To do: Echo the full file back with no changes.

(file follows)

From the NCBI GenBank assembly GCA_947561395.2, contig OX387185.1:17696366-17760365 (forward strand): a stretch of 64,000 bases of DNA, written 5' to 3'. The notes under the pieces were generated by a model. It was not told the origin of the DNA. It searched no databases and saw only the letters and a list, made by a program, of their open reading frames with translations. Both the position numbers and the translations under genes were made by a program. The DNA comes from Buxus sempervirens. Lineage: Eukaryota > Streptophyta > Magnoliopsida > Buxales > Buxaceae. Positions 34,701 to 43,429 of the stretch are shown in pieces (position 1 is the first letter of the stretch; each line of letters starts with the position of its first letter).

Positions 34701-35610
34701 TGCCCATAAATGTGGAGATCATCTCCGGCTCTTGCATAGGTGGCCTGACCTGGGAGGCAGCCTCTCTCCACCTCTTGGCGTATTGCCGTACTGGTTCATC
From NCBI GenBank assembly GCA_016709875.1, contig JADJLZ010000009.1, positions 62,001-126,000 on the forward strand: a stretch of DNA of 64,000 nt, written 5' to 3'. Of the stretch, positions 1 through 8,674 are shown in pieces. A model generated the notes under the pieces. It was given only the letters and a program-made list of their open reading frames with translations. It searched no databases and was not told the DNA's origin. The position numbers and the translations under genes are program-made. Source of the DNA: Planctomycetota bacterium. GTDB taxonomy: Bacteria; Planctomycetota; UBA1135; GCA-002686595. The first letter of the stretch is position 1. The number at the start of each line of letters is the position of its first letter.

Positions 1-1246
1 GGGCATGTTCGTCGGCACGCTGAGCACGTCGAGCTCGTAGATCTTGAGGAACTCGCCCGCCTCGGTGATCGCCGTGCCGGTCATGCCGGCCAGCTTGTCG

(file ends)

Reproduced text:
From the NCBI GenBank assembly GCA_947561395.2, contig OX387185.1:17696366-17760365 (forward strand): a stretch of 64,000 bases of DNA, written 5' to 3'. The notes under the pieces were generated by a model. It was not told the origin of the DNA. It searched no databases and saw only the letters and a list, made by a program, of their open reading frames with translations. Both the position numbers and the translations under genes were made by a program. The DNA comes from Buxus sempervirens. Lineage: Eukaryota > Streptophyta > Magnoliopsida > Buxales > Buxaceae. Positions 34,701 to 43,429 of the stretch are shown in pieces (position 1 is the first letter of the stretch; each line of letters starts with the position of its first letter).

Positions 34701-35610
34701 TGCCCATAAATGTGGAGATCATCTCCGGCTCTTGCATAGGTGGCCTGACCTGGGAGGCAGCCTCTCTCCACCTCTTGGCGTATTGCCGTACTGGTTCATC
From NCBI GenBank assembly GCA_016709875.1, contig JADJLZ010000009.1, positions 62,001-126,000 on the forward strand: a stretch of DNA of 64,000 nt, written 5' to 3'. Of the stretch, positions 1 through 8,674 are shown in pieces. A model generated the notes under the pieces. It was given only the letters and a program-made list of their open reading frames with translations. It searched no databases and was not told the DNA's origin. The position numbers and the translations under genes are program-made. Source of the DNA: Planctomycetota bacterium. GTDB taxonomy: Bacteria; Planctomycetota; UBA1135; GCA-002686595. The first letter of the stretch is position 1. The number at the start of each line of letters is the position of its first letter.

Positions 1-1246
1 GGGCATGTTCGTCGGCACGCTGAGCACGTCGAGCTCGTAGATCTTGAGGAACTCGCCCGCCTCGGTGATCGCCGTGCCGGTCATGCCGGCCAGCTTGTCG